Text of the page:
After four years, he said, "it's become business as usual, nobody really thinks about it. This case has put it back in the news. Win or lose, people will understand that we are out there trying to protect our rights."
    "Watch what people are cynical about, and one can often discover what they lack. -- Gen. George S. Patton

  2. #2
    carpe damn diem billy007's Avatar
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    10.25.16 @ 08:07 AM
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    Default Labels Win First P2P Consumer Trial


    October 04, 2007, 6:10 PM ET

    Susan Butler, N.Y.

    Twelve jurors in Minnesota decided unanimously this afternoon that single mother Jammie Thomas is liable for infringing 24 recordings she shared over peer-to-peer service Kazaa. The verdict for $222,000 came in the first trial held in a suit filed against a consumer by major labels for P2P file sharing.

    "We welcome the jury's decision," the RIAA said in a statement. "The law here is clear, as are the consequences for breaking it. As with all our cases, we seek to resolve them quickly in a fair and reasonable manner. When the evidence is clear, we will continue to bring legal actions against those individuals who have broken the law. This program is important to securing a level playing field for legal online music services and helping ensure that record companies are able to invest in new bands of tomorrow."

    Six labels sued for infringement of 24 recordings, a sample of the 1,702 audio files they claimed Thomas shared over Kazaa just after 11 p.m. ET on Feb. 21, 2005. The recordings included titles by Janet Jackson, Richard Marx, Journey, No Doubt, Green Day, Sarah McLachlan and Godsmack.

    The labels claimed that on that night, their investigator, SafeNet, detected an individual using a specific IP address and the username tereastarr@kazaa to distribute 1,702 audio files in the individual's "shared" folder on her computer. Charter Communications was identified as the ISP associated with the IP address.

    After the labels filed a "John Doe" lawsuit for copyright infringement, Charter responded to a subpoena, identifying Thomas as the subscriber on that day in February. The labels claimed that Thomas also used the tereastarr username for multiple purposes for many years.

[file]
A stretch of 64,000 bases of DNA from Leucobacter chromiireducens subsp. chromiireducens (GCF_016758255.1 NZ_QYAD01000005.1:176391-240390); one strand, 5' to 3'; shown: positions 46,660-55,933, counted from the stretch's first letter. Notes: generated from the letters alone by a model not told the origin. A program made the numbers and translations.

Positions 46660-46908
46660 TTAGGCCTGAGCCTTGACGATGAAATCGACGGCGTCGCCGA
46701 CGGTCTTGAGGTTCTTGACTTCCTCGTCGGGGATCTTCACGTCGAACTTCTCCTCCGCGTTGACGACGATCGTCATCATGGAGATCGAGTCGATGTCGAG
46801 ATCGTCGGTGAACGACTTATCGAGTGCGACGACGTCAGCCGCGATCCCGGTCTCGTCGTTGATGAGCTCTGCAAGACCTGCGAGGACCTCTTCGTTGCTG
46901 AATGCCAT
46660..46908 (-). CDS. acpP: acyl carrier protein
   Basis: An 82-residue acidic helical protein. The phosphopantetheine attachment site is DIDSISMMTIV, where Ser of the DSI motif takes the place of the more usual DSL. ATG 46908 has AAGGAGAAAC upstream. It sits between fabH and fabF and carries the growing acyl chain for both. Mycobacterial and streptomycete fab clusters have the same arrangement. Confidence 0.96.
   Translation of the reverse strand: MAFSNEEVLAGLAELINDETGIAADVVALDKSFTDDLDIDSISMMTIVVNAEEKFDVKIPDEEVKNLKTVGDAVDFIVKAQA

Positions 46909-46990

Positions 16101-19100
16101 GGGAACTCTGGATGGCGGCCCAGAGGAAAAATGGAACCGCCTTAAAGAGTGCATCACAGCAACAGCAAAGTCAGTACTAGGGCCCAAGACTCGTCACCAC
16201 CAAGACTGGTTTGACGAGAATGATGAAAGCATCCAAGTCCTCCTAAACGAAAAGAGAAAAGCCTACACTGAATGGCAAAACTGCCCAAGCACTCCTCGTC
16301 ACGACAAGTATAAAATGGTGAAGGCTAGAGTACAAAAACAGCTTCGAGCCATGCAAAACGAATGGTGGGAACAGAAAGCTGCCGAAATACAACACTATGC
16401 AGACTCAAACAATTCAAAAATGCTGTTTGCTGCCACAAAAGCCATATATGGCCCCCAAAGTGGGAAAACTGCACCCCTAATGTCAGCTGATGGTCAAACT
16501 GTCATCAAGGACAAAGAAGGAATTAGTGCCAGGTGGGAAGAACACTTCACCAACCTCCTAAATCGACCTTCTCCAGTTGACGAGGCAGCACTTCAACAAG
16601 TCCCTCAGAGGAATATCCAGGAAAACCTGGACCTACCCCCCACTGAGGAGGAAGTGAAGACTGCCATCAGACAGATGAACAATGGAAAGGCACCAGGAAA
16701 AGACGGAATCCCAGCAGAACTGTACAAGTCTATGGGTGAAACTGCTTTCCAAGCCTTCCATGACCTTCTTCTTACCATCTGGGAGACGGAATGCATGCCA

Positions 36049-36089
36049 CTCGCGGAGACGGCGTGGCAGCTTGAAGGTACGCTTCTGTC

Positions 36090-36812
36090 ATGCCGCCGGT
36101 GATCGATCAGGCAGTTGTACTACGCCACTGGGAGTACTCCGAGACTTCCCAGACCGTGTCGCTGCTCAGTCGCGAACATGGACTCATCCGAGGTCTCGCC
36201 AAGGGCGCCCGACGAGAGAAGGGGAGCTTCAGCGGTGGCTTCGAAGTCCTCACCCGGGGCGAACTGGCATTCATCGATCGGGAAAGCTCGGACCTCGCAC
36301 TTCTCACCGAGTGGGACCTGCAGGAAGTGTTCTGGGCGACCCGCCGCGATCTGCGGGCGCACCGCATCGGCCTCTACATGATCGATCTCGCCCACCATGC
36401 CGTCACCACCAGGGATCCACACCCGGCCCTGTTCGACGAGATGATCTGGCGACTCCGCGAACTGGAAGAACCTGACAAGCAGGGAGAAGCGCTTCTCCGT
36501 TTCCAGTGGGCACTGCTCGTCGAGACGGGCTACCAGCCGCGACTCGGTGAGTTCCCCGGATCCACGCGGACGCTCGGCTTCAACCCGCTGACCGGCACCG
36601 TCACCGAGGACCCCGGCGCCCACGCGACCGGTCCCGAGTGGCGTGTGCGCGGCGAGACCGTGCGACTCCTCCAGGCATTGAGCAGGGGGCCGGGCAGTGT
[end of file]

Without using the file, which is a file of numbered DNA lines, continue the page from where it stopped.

Thomas denied that she was involved in any file sharing. The jury didn't believe her and awarded the labels $9,250 per recording, finding that Thomas willfully infringed the labels' recordings.

  3. #3
    Atomic Punk bsbll4's Avatar
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    10.23.16 @ 01:32 PM
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    That's total BS. Almost a quarter million for sharing songs. Unbelievable. Over $9,000 a song!? Jesus christ how do you justify such a fine in reality?

    That's why I haven't bought a CD in over 6 years. The band gets screwed anyway, and the record companies soak up the profits.

    With the age of the internet, bands should just release their songs on their website--screw the record companies.
    CNN may think my opinion matters, but you shouldn't.

  4. #4
    Atomic Punk LLFHS's Avatar
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    04.01.16 @ 10:23 PM
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    OKay fine.....stealing is wrong. But to ruin someone's life over it???

    Fucking rapists and child molesters dont get slapped this hard.

    Your Hacked Nude Photo Here!

  5. #5
    Eruption wingnut's Avatar
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    01.01.08 @ 09:00 PM
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    Record companies rip off artists for sure, but at the same time the indie market is getting bigger and bigger. If an artist (who owns the rights to their own works, no major label involved) wants to protect their work and sue for lost revenue then they have that right.